Maybe God Smiles On You

I have a couple of novels which were picked up by an editor several years ago, and promptly were dropped by his publisher (who dropped him as well). Eventually my agent gave up on me, or my novels, and I went on to other stuff. Now I’m going to try hawking the originals again, but would appreciate some feedback/reaction.

The first is titled Maybe God Smiles On You. I’ve written a new lead chapter, titled “Joseph,” so the piece I’m presenting is so far innocent of editorial eyes. It’s a short chapter, but even so, it seems cumbersome to post here on the forum, and I’m leery of downloads generally.

It’s posted at

I’d appreciate any comments you have-- here, or as a comment at the site, or by e-mail (there’s an address at essoji).


y bad,mad, old whore, y!!! where`s the feckin rest of it!!!

My first impressions:

I do realize that your villain was attempting to distinguish between male and female, but you use the word ‘man’ so many times that it bothered me. Perhaps some of them could be shifted? for example:

They - instead of ‘the two men’
Neither of them - instead of ‘neither man’

It’s just something I noticed.

Also, the line “This person was nothing like the woman who hurt his mother.” That seemed like too much information for an introductory chapter. Let me slowly gain insight into the killer’s mind instead of giving me a blunt explanation up front.

I could definitely picture the gloom of the cemetery and the darkness, and I found myself keen to know why someone was looking for people to shoot in a cemetery.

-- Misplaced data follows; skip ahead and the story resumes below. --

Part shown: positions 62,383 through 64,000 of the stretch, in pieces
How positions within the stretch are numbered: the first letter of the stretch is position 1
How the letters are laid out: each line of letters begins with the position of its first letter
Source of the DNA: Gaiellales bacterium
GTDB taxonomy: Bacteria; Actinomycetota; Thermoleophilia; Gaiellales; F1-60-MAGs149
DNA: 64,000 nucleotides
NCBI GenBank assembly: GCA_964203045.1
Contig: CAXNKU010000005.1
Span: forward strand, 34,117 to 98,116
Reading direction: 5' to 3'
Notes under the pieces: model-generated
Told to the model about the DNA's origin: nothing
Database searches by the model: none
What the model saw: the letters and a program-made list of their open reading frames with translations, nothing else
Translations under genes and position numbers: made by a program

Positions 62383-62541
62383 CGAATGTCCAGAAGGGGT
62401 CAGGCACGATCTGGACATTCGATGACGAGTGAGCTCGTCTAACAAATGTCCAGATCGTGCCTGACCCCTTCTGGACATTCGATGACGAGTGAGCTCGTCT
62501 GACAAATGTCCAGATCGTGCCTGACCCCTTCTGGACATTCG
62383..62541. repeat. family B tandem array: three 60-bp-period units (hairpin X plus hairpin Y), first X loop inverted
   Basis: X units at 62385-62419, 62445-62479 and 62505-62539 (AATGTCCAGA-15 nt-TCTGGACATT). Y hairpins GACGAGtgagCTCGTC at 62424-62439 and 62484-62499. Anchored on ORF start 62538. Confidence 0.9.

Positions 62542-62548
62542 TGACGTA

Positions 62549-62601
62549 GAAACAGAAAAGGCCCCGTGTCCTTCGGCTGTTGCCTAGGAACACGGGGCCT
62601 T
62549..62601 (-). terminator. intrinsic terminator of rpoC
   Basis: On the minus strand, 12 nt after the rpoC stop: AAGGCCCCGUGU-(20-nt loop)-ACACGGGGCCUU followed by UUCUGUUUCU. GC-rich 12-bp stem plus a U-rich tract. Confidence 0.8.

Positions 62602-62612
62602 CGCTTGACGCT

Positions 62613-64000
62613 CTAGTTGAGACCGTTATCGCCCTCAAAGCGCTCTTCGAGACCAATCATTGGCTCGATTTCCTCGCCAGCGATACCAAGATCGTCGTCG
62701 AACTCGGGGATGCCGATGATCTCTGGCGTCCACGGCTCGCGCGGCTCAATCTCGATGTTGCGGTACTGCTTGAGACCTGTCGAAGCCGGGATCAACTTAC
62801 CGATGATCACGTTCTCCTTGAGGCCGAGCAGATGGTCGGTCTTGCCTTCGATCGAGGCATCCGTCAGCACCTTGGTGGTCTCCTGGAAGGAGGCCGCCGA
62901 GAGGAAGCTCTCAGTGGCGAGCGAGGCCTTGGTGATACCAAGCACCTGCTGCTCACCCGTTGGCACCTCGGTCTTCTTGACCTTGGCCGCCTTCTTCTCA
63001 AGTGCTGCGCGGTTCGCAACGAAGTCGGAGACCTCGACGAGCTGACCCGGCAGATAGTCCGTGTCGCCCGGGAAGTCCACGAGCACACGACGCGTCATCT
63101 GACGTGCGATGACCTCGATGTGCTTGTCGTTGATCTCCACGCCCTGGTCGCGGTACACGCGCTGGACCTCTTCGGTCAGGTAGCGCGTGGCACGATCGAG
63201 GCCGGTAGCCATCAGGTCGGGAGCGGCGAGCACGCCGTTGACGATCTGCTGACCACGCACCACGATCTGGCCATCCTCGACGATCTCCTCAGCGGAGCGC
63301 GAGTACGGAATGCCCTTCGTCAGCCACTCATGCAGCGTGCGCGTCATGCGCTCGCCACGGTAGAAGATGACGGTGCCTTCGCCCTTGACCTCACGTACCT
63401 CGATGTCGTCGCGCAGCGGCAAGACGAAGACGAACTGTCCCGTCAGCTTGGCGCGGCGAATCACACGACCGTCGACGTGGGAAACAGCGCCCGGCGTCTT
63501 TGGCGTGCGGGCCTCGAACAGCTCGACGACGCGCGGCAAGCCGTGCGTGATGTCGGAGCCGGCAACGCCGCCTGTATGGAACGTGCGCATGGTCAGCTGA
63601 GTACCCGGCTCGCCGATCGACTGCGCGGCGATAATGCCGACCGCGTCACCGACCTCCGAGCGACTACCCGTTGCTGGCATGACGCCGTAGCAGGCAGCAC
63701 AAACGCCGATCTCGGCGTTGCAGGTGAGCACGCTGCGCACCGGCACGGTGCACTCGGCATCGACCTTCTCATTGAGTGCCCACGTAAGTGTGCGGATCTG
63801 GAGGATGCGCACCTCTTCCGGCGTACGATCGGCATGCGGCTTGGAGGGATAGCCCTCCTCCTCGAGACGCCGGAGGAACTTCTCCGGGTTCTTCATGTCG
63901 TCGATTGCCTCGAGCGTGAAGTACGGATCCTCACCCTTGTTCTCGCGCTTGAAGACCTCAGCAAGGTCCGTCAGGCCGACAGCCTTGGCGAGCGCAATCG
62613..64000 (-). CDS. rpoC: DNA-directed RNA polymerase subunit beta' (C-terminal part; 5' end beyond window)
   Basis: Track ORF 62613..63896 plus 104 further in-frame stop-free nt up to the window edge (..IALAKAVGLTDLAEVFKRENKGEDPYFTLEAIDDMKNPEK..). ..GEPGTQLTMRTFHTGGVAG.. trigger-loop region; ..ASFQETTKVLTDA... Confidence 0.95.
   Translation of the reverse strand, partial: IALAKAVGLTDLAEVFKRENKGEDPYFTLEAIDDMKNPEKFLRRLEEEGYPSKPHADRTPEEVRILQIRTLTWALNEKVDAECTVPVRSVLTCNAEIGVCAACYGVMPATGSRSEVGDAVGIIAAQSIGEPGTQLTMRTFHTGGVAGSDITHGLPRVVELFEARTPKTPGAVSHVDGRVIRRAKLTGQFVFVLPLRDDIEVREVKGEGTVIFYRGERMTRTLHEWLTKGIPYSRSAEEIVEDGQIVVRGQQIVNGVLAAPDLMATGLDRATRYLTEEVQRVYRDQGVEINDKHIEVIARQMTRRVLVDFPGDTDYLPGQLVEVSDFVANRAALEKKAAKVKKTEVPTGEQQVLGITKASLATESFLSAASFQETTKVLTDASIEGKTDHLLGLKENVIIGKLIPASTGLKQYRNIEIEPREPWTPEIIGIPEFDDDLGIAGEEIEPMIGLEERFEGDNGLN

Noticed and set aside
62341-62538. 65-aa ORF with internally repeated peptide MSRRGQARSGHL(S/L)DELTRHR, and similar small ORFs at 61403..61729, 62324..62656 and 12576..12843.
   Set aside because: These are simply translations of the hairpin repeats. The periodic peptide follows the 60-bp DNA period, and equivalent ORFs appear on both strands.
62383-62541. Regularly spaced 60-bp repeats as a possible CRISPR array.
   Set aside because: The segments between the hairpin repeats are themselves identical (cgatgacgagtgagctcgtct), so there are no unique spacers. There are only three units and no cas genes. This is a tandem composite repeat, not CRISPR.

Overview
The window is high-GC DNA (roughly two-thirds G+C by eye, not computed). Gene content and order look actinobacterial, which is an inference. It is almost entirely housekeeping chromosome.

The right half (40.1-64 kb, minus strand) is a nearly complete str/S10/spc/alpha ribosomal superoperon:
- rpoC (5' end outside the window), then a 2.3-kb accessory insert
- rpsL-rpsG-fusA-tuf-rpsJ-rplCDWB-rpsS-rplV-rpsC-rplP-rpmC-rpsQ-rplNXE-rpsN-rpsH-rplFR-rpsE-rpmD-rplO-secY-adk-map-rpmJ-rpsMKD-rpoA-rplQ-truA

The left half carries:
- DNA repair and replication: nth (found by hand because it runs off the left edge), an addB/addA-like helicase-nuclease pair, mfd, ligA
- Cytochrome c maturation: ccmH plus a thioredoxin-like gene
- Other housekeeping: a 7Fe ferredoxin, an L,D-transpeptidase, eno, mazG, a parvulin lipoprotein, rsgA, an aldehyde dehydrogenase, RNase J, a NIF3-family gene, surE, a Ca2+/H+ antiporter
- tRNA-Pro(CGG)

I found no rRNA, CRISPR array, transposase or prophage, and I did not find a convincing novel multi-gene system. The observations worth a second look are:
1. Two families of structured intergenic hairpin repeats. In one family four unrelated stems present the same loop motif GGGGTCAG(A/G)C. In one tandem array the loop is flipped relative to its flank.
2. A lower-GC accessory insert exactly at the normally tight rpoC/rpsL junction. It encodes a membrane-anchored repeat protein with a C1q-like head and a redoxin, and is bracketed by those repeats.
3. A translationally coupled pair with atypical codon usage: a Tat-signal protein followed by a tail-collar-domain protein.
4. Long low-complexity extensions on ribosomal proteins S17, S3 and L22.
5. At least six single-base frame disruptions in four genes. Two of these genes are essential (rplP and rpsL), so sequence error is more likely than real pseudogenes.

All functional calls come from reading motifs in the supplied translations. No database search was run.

P.S. Did the gun have a silencer?

vic: the last half of it is on my hard drive, ready to go. The middle third, alas, is somewhere in the recesses of my brain, reluctant to face the open world. I’m re-writing an old piece, and while the story line is complete, I’ve made several changes – mostly dropping characters and tangential events – that need to be filtered through the whole ms.

dixonge: about “men,” I hadn’t realized, and will re-read with that in mind. The pistol is a small one, and not loud, and the murder sites places where the sound would be un-heard or un-remarked. (I’m trusting the advice of a couple gun-enthusiast friends on this one.) Your point about the “mother” is valid; I wondered about it myself and may move it – though there are very few places to move it to, which I can’t explain without giving away a critical plot element.

Thank you both.


so what we sayin ere, is: Im gonna have t travel to Sheenanland; paddle me canoe up the river Jameson; set snares to catch the midddle bit, so I can join up, Begining to End. Jeeezz! s ard work that!

I respectfully disagree; I thought it was just the hook one might need to keep reading. It’s all very well to tease with mysteriousness, but readers need something concrete to care about while they are being teased down the path. I was trying to keep all the information together in my head; that line helped coalesce the vagueness into a goal I could understand.

What we hook them with in the beginning doesn’t have the be the hook that carries them to the end. But being too vague in the beginning can make the reader fell they don’t have enough impetus, and that this frustrating state of affairs might continue through the whole work.

After all, how many times has a movie or book done this to us; tease with great revelations down the road, and even if they deliver, the effort involved to “stick with it” is not adequately rewarded if too much frustration has been built up.

We want them to enjoy the journey, not just the destination.